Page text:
The air over there

In the new issue of the magazine (subscribe!) I have a short article about a topic I discussed constantly with Chinese and foreign friends over the past few years: how dangerous it is, really, just to live in China. To breathe the air,  drink the water, eat the food. Won't spoil the suspense about conclusions in the article itself. But the note below is from a reader whose experience is similar to mine:

"I just returned to the US after a four-year tour in Shanghai. I major reason for returning was that I knew that living over there was terrible for my health. I always told myself that I couldn't live in that poor environment for five years. Aside from the terrible air quality, I did four stints in hospitals for food poisoning.

"But since I have been back, I have found that recovery has been easier than expected. I am now running about four to six miles four times a week. I think it may have been like living at high altitudes - you body gets used to being deprived of oxygen and becomes more efficient. 

"Plus, just having the space and good weather adds to the motivation. As I am sure you know."

For perspective, here is today's real-time air pollution map for the US, emphasizing the dangerous small-particulate pollution (PM2.5) plus ozone (O3). Green "good" areas have readings below 50; the yellow "moderate" areas are 51-100; and the little spot of orange "unsafe for sensitive groups" air, near Pittsburgh, is 101-150. Maybe they're reopening the steel works? Most times when I look at this map, it's virtually all green.


Meanwhile, readings earlier today from Beijing, taken by the clandestine "Beijing Air" monitoring station I describe in the article:

The point is that the Chinese readings would be in the red "unhealthy" (151-200) or magenta "very unhealthy" (201-300) zones if they were mapped. Like anyone in Beijing, I've breathed my way through a large number of purple "hazardous" days, with readings over 300.

For the benefit of Chinese readers, let me say for the millionth time that to stress this comparison is not to put down China's successes, underestimate the difficulties of dealing with these problems, deny that a high-pollution phase is part of every move toward industrialization, etc. China's situation is tough, and a lot of forces within the country are working to improve it, as laid out at length here. Instead it's worth emphasizing that the people of China themselves are the ones with most at stake in improving its environment. And because of global effects of climate, as I've also said a million times, it's crucial for the US and China, the two biggest-emitting countries, to work together on energy and pollution issues. Indeed, this is the historically most important business for the two countries to take up.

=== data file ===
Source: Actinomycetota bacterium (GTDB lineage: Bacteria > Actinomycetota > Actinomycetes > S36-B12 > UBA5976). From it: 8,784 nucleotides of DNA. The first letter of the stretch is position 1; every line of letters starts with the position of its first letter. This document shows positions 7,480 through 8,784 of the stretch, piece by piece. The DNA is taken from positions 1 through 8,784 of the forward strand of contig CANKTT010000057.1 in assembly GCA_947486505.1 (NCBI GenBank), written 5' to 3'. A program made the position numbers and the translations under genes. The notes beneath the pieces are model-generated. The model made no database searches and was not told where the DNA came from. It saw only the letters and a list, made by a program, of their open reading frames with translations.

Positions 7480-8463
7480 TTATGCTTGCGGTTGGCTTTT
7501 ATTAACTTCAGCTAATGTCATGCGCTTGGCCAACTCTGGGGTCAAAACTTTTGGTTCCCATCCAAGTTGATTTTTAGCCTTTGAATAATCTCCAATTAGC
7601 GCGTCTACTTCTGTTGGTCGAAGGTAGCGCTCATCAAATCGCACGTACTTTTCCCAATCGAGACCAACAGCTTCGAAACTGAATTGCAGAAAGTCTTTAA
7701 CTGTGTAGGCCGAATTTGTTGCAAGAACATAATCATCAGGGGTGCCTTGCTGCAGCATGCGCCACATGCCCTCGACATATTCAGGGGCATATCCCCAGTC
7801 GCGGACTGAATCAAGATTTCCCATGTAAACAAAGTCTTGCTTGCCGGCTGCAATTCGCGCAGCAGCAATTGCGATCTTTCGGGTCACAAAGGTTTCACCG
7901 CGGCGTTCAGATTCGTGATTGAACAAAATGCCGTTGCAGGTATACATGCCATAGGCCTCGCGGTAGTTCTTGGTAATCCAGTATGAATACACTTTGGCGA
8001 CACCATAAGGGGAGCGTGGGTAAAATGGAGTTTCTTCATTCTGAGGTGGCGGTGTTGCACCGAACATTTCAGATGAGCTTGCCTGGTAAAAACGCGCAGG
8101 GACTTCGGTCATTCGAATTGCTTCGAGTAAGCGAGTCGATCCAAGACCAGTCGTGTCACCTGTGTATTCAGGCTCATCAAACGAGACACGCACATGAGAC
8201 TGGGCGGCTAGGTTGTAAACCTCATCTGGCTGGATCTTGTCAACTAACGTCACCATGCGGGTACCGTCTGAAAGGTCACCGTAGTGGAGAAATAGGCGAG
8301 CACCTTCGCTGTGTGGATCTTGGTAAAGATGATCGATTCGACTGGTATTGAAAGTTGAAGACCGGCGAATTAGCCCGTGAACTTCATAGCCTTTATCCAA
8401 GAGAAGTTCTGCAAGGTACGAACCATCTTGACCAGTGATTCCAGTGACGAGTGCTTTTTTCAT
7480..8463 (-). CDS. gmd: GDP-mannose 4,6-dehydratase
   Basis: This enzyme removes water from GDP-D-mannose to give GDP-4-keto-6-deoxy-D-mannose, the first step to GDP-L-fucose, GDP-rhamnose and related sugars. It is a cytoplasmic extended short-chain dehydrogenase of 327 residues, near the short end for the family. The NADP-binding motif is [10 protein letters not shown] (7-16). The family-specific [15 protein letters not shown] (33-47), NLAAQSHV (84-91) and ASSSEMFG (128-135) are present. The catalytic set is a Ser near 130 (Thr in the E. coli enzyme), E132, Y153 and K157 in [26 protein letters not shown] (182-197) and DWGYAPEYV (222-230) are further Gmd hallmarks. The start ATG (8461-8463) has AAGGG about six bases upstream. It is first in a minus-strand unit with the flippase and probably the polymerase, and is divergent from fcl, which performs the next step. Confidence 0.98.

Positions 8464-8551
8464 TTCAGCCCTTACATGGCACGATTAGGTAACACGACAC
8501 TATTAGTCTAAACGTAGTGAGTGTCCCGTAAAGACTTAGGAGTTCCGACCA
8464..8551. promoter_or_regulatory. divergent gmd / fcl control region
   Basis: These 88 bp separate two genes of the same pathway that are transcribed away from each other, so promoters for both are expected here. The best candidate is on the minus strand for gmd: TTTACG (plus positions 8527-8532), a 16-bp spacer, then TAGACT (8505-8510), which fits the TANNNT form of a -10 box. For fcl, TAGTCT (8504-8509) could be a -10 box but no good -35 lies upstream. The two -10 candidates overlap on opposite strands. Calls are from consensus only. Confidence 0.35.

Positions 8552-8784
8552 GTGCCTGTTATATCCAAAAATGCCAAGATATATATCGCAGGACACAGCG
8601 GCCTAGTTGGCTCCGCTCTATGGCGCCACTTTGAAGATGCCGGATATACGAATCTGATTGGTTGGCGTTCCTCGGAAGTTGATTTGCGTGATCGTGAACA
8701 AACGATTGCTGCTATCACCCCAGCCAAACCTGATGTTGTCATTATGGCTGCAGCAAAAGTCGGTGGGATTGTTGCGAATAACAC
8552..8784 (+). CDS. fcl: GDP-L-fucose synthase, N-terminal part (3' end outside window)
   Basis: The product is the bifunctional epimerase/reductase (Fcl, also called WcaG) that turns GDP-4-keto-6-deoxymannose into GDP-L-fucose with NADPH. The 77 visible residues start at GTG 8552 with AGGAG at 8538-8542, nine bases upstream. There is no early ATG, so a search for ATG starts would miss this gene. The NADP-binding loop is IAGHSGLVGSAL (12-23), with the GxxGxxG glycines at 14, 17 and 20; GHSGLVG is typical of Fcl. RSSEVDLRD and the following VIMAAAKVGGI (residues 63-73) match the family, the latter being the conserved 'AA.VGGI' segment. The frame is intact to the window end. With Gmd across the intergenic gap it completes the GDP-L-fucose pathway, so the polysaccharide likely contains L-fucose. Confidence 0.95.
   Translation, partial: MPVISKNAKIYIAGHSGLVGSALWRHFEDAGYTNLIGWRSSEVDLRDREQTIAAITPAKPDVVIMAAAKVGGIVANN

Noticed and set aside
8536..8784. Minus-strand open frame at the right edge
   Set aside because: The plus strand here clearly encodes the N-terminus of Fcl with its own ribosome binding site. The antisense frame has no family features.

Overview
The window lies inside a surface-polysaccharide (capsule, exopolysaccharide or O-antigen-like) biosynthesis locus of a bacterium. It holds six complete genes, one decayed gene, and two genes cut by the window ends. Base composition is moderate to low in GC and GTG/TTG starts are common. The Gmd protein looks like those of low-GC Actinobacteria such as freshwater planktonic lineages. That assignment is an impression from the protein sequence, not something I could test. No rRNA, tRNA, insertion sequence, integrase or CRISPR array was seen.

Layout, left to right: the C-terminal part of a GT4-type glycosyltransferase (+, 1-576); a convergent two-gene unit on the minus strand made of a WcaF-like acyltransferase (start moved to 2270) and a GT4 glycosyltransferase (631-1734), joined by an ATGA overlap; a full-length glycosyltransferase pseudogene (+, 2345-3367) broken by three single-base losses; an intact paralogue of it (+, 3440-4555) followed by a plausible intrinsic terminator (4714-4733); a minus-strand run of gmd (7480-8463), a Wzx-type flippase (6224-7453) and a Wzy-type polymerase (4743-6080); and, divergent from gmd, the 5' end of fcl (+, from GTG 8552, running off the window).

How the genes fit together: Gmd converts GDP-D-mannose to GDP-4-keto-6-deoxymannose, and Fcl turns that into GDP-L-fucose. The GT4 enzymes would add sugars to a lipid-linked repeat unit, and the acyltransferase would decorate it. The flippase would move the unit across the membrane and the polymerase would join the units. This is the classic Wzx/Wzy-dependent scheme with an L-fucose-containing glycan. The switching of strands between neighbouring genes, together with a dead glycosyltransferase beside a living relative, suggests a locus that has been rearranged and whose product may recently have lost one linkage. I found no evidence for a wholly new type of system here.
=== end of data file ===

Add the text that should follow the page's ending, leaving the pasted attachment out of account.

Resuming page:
In the meantime, it's a nice day in DC, so like my correspondent I'll plan to take another run.

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James Fallows is a national correspondent for The Atlantic and has written for the magazine since the late 1970s. He has reported extensively from outside the United States and once worked as President Carter's chief speechwriter. His latest book is China Airborne. More

James Fallows is based in Washington as a national correspondent for The Atlantic. He has worked for the magazine for nearly 30 years and in that time has also lived in Seattle, Berkeley, Austin, Tokyo, Kuala Lumpur, Shanghai, and Beijing. He was raised in Redlands, California, received his undergraduate degree in American history and literature from Harvard, and received a graduate degree in economics from Oxford as a Rhodes scholar. In addition to working for The Atlantic, he has spent two years as chief White House speechwriter for Jimmy Carter, two years as the editor of US News & World Report, and six months as a program designer at Microsoft. He is an instrument-rated private pilot. He is also now the chair in U.S. media at the U.S. Studies Centre at the University of Sydney, in Australia.

Fallows has been a finalist for the National Magazine Award five times and has won once; he has also won the American Book Award for nonfiction and a N.Y. Emmy award for the documentary series Doing Business in China. He was the founding chairman of the New America Foundation. His recent books Blind Into Baghdad (2006) and Postcards From Tomorrow Square (2009) are based on his writings for The Atlantic. His latest book is China Airborne. He is married to Deborah Fallows, author of the recent book Dreaming in Chinese. They have two married sons.

Fallows welcomes and frequently quotes from reader mail sent via the "Email" button below. Unless you specify otherwise, we consider any incoming mail available for possible quotation -- but not with the sender's real name unless you explicitly state that it may be used. If you are wondering why Fallows does not use a "Comments" field below his posts, please see previous explanations here and here.


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